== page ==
The committee was seeking evidence on the use of non-disclosure agreements (NDAs) in cases of harassment amid concerns of their potential misuse. Any steps to prevent the misuse of NDAs are important in the overall fight against bullying and harassment in the workplace, and the hard work of this committee is central to this.
I welcomed the opportunity to give an insight into my experience at Deloitte in focusing on culture, and the difference we’ve made in the past few years. I believe preventing the misuse of confidentiality clauses and NDAs is absolutely critical, but it is only one piece of the jigsaw. Indeed, as I said in my evidence to MPs, steps like banning NDAs feel like putting a small sticking plaster over a very large cut.
While most organisations have long had policies to prevent and deal with bullying and harassment, these clearly have not been enough. This issue goes beyond that of policies because people need to feel safe to speak up without fear of retaliation or career penalty, and trust that the right thing will be done when they do so.
In 2014, as part of our work to understand how we could achieve better gender balance in our firm, I met with groups of our female employees. My aim was to listen and understand what the data wasn’t telling me: how did our women feel about our firm and what would ensure they stayed with us? Like many organisations, we were losing some fantastic women at particular points in their career.
While much of the conversation instantly turned to a need for better work life balance – something that I’m proud to say we have made significant progress in addressing, there was also another consistent element.
Women told us that they sometimes experienced behaviours counter to our values. Most typically this was what is often described as ‘banter’, comments dressed up as a joke that are at the expense of someone else – comments that slowly erode confidence and sense of self-worth. Some also reported other behaviours that made them feel uncomfortable.
When asked about why they didn’t speak out about this, the answers were equally consistent: it either didn’t feel ‘big’ enough to go to HR - the only route they saw as available to them - or they were worried about the impact that speaking up would have on their careers, as often the issue related to someone more senior than them. I could completely understand this; after all during the early stages of my career when I experienced words or behaviours counter to my values I didn’t raise them either for the same reason.
Firms need a culture where no issue is too small and no person is too senior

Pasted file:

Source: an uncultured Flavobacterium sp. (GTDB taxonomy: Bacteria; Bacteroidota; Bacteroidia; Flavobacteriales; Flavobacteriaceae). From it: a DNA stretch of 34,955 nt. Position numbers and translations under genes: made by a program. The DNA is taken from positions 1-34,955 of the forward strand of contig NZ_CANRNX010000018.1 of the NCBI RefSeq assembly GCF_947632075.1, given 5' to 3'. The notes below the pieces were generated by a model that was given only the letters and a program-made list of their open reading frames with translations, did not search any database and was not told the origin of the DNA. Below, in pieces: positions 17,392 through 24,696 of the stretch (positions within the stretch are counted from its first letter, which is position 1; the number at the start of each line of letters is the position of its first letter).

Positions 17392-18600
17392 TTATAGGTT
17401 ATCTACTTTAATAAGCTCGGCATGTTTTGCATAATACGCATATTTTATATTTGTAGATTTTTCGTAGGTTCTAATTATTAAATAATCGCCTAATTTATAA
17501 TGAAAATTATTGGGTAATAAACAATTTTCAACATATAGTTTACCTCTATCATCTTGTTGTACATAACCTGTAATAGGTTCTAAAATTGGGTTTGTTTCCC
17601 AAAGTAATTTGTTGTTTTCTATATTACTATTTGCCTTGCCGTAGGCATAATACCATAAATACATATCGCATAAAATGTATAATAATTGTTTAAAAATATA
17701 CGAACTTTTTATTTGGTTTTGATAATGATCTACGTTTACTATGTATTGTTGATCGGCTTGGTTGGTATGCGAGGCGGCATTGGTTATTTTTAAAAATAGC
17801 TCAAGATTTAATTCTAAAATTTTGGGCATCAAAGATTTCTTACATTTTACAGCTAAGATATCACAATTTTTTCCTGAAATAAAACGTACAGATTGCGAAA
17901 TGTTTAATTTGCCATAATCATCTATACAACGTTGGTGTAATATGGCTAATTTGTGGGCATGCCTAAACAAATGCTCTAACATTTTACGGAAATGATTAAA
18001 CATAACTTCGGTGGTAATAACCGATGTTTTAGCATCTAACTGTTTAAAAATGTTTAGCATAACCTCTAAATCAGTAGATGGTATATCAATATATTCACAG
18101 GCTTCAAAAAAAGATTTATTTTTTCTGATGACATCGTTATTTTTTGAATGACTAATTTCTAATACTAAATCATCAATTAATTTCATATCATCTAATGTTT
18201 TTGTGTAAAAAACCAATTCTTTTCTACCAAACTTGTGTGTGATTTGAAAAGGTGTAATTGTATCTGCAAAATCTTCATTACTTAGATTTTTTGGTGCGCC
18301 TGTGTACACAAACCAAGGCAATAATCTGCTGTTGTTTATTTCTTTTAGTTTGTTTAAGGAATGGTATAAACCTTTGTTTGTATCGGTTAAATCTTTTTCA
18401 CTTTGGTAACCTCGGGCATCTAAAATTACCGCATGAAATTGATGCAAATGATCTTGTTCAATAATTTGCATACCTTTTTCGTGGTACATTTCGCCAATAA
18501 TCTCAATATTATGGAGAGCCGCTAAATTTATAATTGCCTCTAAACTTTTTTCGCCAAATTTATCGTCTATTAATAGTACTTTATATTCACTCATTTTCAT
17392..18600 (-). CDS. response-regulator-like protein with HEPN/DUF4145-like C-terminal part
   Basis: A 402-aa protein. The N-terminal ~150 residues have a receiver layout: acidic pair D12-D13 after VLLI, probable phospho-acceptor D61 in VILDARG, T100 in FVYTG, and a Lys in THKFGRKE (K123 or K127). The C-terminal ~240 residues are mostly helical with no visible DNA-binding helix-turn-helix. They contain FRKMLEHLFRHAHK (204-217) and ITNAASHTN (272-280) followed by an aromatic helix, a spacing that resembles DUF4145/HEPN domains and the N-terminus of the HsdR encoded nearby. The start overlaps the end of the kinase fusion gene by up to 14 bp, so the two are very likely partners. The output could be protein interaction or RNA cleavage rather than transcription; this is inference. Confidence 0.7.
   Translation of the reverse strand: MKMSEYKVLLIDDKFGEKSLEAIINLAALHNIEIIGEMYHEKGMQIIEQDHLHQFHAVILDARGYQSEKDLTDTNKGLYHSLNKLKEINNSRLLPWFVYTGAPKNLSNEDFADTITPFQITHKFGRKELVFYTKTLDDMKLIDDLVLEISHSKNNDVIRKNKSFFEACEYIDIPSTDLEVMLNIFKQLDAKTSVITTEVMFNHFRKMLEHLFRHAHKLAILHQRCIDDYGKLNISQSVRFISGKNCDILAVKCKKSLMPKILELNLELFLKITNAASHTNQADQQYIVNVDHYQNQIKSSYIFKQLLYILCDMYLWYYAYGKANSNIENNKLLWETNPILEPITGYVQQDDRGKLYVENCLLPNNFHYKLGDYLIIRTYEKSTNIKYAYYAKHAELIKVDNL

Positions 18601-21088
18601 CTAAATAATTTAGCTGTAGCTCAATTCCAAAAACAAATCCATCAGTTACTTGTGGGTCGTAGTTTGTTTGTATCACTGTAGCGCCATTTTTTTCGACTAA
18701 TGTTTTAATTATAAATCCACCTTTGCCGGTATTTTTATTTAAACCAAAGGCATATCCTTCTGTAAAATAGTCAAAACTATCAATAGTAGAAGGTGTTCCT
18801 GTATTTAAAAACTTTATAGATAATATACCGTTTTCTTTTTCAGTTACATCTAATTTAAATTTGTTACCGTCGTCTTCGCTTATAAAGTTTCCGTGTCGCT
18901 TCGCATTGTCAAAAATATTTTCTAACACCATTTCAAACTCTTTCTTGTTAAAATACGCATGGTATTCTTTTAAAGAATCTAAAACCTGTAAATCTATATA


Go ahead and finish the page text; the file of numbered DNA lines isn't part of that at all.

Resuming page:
That’s why, since 2015, we have focused so much on culture at Deloitte – ensuring that we really do provide employees with an inclusive working environment, underpinned at all times by respect. This has meant setting a clear tone from the top, being very clear on those behaviours that were unacceptable and creating safe ways for people to speak up without fear of penalty. It has also meant a zero tolerance approach to behaviour that is found to be counter to our values.
To me, bullying and harassment is a spectrum: it might be a throw-away comment, it might be dressed up as ‘banter’ – yet for me and for my firm it’s still completely unacceptable. And our people need to feel able to call it out.
We have made clear that no-one, no matter how senior, is above our expectations on behaviours. This has meant removing people from the business where necessary. Our transparency on such action has been critical in building trust amongst our employees.
Ensuring voices are heard
Critical to our approach has been establishing additional routes for our people to speak up and ensure that they feel safe in doing so. This has been accompanied by consistent messaging – and action – from the top of the firm. This issue is not owned by HR – it is owned by the firm’s leadership and they have been vocal about it.
Our people know that they now have a number of routes to raise concerns – and that no issue is too small. The firm’s Respect & Inclusion advisors – established in 2015 – are a critical part of this. They are people at senior levels of the firm who will listen to any issues and talk our employees through possible courses of action open to them. For those who don’t want to raise a concern via this route (or via HR), we have evolved our confidential ethics whistleblowing line into one that explicitly includes any reports relating to bullying and harassment. This is run by a third party and all issues raised are investigated by the firm.
The Women & Equalities Committee is considering whether additional regulations are necessary to prevent the misuse of confidentiality clauses. I would welcome any changes, regulatory or otherwise, that can support employees. But it’s important to remember that people will only speak up if they feel protected and that’s not just about policy and legislation – it is about culture within an organisation.
Emma Codd is managing partner for talent at Deloitte UK.